Also by this author: Curses and Smoke: A Novel of Pompeii
Published by Scholastic Inc. on 2014-05-27
Genres: Action & Adventure, Ancient Civilizations, Historical, Love & Romance, Young Adult
When your world blows apart, what will you hold onto? TAG is a medical slave, doomed to spend his life healing his master's injured gladiators. But his warrior's heart yearns to fight in the gladiator ring himself and earn enough money to win his freedom. LUCIA is the daughter of Tag's owner, doomed by her father's greed to marry a much older Roman man. But she loves studying the natural world around her home in Pompeii, and lately she's been noticing some odd occurrences in the landscape: small lakes disappearing; a sulfurous smell in the air. . . . When the two childhood friends reconnect, each with their own longings, they fall passionately in love. But as they plot their escape from the city, a patrician fighter reveals his own plans for them -- to Lucia's father, who imprisons Tag as punishment. Then an earthquake shakes Pompeii, in the first sign of the chaos to come. Will they be able to find each other again before the volcano destroys their whole world?
Hey all, I’d like to welcome Vicky Alvear Shecter, author of Curses And Smoke here today to talk about gladiators!
Romans And Their Love-Hate Relationship With Gladiators | Guest Post
The ancient Romans had a love-hate relationship with gladiators. On the one hand, they were esteemed—sometimes even glorified—as the epitome of masculine fearlessness and fierceness.
On the other hand, Romans hated them because most of them were slaves. How could these strong warrior-type men have been turned into the lowest form of humanity (according to the Romans)?
Gladiator blood and sweat were prized as healing agents and even aphrodisiacs—yet the owners of said gladiators were disdainfully called “Butchers.”
I found this tension fascinating, which is why I set my novel in a struggling gladiator school. In Curses and Smoke: A Novel of Pompeii, Tag is an Etruscan medical slave at the school. He burns with a desire to be free and imagines that his only way out is to learn to fight as a gladiator.
The love interest is Lucia, the daughter of the school’s owner, who is being bartered away for an infusion of coin to keep the school afloat. Their relationship blooms in the shadow of a rumbling Vesuvius.
By placing the story in a school, I was able to look at how gladiators trained, what they ate, and how they were treated for injuries. I also couldn’t resist inserting a patrician character who binds himself to the school for a time. It didn’t happen often, but free men occasionally became gladiators.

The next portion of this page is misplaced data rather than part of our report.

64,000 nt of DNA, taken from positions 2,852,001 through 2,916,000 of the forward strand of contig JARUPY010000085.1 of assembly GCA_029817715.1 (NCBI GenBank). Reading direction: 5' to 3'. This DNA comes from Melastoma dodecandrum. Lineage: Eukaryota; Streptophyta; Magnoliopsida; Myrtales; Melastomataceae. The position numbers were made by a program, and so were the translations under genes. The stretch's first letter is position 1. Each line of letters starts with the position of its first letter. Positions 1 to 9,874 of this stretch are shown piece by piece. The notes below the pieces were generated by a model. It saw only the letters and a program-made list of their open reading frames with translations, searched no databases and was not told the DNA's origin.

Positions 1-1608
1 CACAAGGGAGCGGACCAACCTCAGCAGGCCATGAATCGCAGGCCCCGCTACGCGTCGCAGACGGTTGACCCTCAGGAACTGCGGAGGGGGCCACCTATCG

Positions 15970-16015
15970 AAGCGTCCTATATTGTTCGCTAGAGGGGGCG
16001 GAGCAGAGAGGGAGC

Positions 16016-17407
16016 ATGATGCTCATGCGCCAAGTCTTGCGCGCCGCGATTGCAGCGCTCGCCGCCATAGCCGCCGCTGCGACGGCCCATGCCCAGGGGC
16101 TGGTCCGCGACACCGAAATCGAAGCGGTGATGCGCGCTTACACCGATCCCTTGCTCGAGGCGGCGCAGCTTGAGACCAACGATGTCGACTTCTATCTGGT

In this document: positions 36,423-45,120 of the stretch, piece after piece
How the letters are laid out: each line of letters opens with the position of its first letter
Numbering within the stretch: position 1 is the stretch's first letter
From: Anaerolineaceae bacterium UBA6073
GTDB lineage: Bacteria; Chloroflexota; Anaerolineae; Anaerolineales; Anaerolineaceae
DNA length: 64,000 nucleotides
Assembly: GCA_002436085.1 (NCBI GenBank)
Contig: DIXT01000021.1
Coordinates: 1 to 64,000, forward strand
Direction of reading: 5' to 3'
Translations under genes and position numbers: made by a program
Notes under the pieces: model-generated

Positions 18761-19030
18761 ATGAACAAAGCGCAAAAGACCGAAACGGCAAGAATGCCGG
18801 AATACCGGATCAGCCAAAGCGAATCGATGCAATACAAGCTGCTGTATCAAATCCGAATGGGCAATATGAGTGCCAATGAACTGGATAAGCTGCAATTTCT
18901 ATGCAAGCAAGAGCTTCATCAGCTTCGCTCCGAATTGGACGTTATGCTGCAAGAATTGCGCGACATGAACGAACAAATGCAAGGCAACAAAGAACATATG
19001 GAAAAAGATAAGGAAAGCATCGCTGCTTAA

When men of the upper classes did so, it was big news. They were reviled—at the same time that they became the center of everyone’s attention. It would be like if Beyonce suddenly started waitressing at a dirty biker bar.
Everyone would wring their hands about someone of her status at such a base job—but, at the same time, everyone would sure as hell flock to the bar to see if they could get her to serve them!
Writing the sparring scenes was great fun because I got to imagine what it was like to fight while wearing one of those heavy grotesque helmets—so many of which were found in Pompeii. I tried to recreate the experience of the weight of such a helmet coming down on your head, the smell of stale metal as you panted for air, the muffled sounds of men’s voices as it covered your ears, the limited visibility from the strange eye holes. That’s the fun of historical fiction, I think—not just learning about history, but experiencing it.
I hope readers enjoy the gladiator training scenes, as well as the experience of going back in time to experience forbidden love in Pompeii in the weeks before the eruption.
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Vicky Alvear Shecter is the author of the young adult novel, CLEOPATRA’S MOON (Arthur A. Levine Books/Scholastic, 2011), based on the life of Cleopatra’s only daughter. She is also the author of two award-winning biographies for kids on Alexander the Great and Cleopatra. She is a docent at the Michael C. Carlos Museum of Antiquities at Emory University in Atlanta.
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